With factories shuttered and workers sitting at home as the Covid-19 virus spreads, a return to normal may seem distant. But auto-parts supplier Lear Corp. wants businesses to get ready for that day, so it’s sharing a free guide on steps and best practices to take when it’s safe to resume operations.

Lear’s 51-page “Safe Work Playbook” outlines protocols ranging from advanced social-distancing practices to on-site health screening of workers, visitors, and contractors. It offers advice on setting up a “pandemic prevention team” to coordinate stricter operations and virus responses across a business.

Lear also recommends that plants and work sites be 100 percent disinfected and that training programs be set up for workers. The guidance is based on guidelines from the Centers for Disease Control and Prevention (CDC) and the World Health Organization (WHO).

“This has been a difficult time for everyone, and re-establishing a workplace where employees feel comfortable performing their jobs safely is a multifaceted challenge,” Lear CEO Ray Scott writes in the manual’s cover letter. “It is our hope that by sharing this resource we can help [other] organizations accomplish the same goals.”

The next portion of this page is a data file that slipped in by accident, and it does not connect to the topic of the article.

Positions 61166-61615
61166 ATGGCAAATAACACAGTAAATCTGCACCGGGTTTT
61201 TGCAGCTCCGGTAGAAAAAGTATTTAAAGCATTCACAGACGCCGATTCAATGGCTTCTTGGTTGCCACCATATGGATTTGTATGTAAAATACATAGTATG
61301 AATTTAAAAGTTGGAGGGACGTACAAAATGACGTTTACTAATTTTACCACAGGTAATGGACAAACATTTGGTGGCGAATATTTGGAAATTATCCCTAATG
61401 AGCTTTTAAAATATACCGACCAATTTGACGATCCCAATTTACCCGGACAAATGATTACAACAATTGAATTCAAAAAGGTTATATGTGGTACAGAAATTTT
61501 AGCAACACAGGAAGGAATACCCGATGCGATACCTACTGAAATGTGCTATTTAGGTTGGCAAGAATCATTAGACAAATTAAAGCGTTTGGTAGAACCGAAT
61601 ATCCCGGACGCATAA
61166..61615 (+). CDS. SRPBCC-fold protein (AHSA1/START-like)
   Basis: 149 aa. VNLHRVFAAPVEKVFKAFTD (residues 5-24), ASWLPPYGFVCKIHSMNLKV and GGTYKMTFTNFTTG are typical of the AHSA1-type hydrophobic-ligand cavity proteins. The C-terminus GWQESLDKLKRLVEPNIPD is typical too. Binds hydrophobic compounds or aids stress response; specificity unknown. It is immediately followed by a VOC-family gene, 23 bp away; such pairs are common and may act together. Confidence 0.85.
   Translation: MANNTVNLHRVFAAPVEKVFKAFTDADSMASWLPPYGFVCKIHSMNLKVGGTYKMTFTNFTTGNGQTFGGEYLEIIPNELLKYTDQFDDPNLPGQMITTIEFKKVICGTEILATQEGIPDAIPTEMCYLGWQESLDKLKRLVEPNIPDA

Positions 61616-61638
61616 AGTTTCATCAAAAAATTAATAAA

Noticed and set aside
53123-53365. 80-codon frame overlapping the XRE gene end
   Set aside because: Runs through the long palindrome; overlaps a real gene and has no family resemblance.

Several of the auto companies to which Lear supplies seats and electronics systems have announced plans to resume production, only to then announce delays. Fiat Chrysler Automobiles NV said Monday it intends to progressively restart manufacturing facilities in the United States and Canada beginning May 4. The company said previously that its North American plants would be closed through at least April 14.

Lear isn’t claiming to know all the answers in today’s fast-changing situation. That’s one reason behind one of the first things readers will see, front-and-center on Page 2 of its playbook: a legal disclaimer.

 

—With assistance from Gabrielle Coppola.

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